Canada Border Services Agency had charges stayed against a Prince George man so he could be removed from the country quicker.
Brett Reece Alderman, 38, could be deported as soon as Monday because he does not hold Canadian citizenship and was convicted of a crime for which the sentence was greater than six months or for which the maximum penalty is at least 10 years in jail.
Alderman maintains that's unfair because, although born in the United Kingdom, he has lived in Canada since he was three weeks old and also noted the 18-month term he received for two theft-related offences committed in Terrace in mid-2007 was served at home, not in jail.
An effort to have the decision overturned was dismissed because he failed to appear before an Immigration and Refugee Board panel that was considering his case.
While serving his sentence, Alderman had gained permission to move to Prince George but the IRB was not notified and notices of hearing dates were still sent to his Terrace address, he has said.
Since then, Alderman has been charged with assault and two counts of uttering threats from an alleged October 2010 incident and with assault causing bodily harm from an alleged December 2010 incident. None of the allegations have been proven in court and Alderman has maintained the charges were trumped up.
He also faces a charge of driving while prohibited under the Motor Vehicle Act.
However, clearing his name on any of the allegations may be a moot point as a CBSA official confirmed in a letter to Alderman's immigration lawyer that the charges have been stayed so he can be deported.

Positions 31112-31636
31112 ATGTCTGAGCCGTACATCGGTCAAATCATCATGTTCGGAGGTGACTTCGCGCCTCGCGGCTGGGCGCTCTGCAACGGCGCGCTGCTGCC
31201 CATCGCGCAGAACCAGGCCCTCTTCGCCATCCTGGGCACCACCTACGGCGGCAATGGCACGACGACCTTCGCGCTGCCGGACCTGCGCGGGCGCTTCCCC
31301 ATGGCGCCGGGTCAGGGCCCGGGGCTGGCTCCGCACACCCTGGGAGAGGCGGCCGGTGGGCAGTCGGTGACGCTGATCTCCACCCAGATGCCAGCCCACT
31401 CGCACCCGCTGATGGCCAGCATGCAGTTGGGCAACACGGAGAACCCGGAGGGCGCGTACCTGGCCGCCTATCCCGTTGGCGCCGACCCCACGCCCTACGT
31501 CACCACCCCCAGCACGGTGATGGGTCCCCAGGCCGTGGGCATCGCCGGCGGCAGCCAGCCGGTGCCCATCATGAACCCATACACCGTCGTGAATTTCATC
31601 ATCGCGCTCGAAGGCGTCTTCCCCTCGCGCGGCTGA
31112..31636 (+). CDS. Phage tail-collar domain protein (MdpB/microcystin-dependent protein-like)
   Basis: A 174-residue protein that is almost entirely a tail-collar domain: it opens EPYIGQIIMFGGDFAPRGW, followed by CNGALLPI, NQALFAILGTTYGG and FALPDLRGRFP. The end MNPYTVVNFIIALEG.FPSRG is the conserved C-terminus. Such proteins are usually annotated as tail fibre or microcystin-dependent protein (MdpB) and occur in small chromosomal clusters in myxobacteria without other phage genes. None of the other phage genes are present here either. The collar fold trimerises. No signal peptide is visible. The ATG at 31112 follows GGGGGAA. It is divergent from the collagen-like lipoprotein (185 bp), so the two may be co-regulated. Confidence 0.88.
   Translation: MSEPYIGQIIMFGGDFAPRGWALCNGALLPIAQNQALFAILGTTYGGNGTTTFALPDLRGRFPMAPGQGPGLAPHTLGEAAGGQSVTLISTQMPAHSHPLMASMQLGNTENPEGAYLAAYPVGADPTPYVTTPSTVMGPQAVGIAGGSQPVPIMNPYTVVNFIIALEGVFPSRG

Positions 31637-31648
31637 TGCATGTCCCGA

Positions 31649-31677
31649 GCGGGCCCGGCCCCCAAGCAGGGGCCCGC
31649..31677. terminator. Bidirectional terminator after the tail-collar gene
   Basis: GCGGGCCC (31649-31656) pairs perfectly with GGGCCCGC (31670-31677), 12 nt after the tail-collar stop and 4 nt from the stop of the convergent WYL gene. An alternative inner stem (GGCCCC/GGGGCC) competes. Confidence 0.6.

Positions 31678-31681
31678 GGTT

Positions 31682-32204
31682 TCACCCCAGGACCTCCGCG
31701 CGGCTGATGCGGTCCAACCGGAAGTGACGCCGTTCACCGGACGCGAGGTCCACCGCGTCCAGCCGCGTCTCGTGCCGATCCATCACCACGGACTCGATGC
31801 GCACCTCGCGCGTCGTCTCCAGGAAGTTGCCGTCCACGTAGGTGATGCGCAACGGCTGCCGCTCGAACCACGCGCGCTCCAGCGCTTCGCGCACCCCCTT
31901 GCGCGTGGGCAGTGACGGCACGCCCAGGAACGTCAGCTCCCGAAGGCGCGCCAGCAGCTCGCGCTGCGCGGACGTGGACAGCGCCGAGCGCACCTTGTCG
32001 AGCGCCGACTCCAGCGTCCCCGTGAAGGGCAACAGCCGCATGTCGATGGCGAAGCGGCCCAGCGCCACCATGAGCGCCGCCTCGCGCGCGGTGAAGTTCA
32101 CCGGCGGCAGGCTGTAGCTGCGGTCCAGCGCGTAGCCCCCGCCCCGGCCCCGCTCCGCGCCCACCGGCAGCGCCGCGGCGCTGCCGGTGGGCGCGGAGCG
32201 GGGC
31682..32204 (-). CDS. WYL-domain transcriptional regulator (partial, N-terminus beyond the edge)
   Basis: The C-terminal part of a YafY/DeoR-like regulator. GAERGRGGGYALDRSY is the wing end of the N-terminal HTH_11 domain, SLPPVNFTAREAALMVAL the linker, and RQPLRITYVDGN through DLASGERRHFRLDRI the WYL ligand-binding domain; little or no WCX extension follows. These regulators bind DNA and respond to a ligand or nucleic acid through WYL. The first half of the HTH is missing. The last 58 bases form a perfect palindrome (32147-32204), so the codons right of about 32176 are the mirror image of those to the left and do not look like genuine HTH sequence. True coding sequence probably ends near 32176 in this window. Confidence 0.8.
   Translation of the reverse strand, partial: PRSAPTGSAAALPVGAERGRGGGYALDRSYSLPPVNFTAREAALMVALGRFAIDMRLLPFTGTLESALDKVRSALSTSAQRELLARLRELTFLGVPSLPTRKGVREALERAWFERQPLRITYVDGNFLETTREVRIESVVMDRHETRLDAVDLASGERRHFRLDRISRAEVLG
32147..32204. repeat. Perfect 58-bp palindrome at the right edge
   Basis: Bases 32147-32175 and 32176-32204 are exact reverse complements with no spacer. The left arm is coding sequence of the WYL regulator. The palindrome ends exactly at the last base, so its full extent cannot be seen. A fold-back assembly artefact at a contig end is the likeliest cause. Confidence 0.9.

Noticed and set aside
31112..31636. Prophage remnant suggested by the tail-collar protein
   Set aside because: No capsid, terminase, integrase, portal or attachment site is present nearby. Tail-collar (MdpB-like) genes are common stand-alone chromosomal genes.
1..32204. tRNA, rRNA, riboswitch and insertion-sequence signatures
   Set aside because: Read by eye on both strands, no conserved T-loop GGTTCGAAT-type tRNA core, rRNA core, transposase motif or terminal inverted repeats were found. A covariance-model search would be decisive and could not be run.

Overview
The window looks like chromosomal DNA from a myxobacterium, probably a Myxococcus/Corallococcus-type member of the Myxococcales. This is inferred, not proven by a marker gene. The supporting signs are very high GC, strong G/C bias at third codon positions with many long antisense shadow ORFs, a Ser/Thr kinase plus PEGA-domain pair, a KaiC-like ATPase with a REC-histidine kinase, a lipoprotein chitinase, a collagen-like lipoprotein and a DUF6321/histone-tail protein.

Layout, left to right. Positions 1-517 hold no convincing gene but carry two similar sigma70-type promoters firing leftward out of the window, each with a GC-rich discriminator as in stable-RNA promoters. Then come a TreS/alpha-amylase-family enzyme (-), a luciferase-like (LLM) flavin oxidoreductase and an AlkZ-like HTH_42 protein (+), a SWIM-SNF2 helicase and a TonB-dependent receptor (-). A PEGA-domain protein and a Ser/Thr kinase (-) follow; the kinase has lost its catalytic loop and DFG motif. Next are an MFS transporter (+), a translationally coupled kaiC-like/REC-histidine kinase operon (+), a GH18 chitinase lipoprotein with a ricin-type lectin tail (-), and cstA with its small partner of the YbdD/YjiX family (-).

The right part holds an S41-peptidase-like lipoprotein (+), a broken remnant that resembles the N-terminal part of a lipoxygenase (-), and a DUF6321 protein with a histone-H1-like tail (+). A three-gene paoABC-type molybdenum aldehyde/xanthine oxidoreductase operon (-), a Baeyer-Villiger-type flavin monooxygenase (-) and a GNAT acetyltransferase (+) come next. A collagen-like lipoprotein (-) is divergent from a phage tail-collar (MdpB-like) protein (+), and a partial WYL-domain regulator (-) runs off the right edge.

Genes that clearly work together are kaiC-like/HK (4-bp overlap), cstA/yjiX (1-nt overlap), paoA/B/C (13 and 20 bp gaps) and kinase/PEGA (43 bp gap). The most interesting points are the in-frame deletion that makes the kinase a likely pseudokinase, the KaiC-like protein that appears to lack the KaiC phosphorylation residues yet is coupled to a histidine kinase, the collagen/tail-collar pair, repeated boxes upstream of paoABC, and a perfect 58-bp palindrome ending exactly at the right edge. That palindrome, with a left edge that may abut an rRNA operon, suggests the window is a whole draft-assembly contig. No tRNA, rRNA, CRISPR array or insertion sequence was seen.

"Furthermore, committing a crime cannot be used as a means to remain in Canada, and it is incumbent upon the CBSA to enforce a removal order for someone ordered deported for criminality forthwith," the official said.
Alderman is in the process of filing an application for reprieve on humanitarian and compassionate grounds, but the official said it's too little too late given the time Alderman already had to make an appeal.
Alderman has maintained his removal will put undue stress on his family of a common-law wife, three biological children and two stepchildren but the official said that's not good enough, noting that he is a foreign national with no right to work in Canada without authorization.
At least one other Prince George resident is in a similar situation. Francois Christiaan Meerholz, 25, is a South African citizen but has lived in Prince George since age 10.
Police say Meerholz has tied to organized crime but according to court records, the most serious offence for which he was convicted were two counts of theft over $5,000, committed in January 2007, for which he received 60 days in jail.
Meerholz had been threatened with removal over firearms charges after police found a gun in a vehicle he and two others were occupying in October 2009, but those charges were stayed in March 2011 after Crown prosecutors concluded they would be unable to prove any of them knew the weapon was in the vehicle at the time.
However, Meerholz now faces several charges over four cases. The charges include kidnapping, forcible confinement, assault with a weapon, possession of a break-in instrument, driving while impaired, dangerous driving, flight from a peace officer and driving while disqualified.
Meerholz has remained in custody since his April arrest on the kidnapping, forcible confinement and assault charges.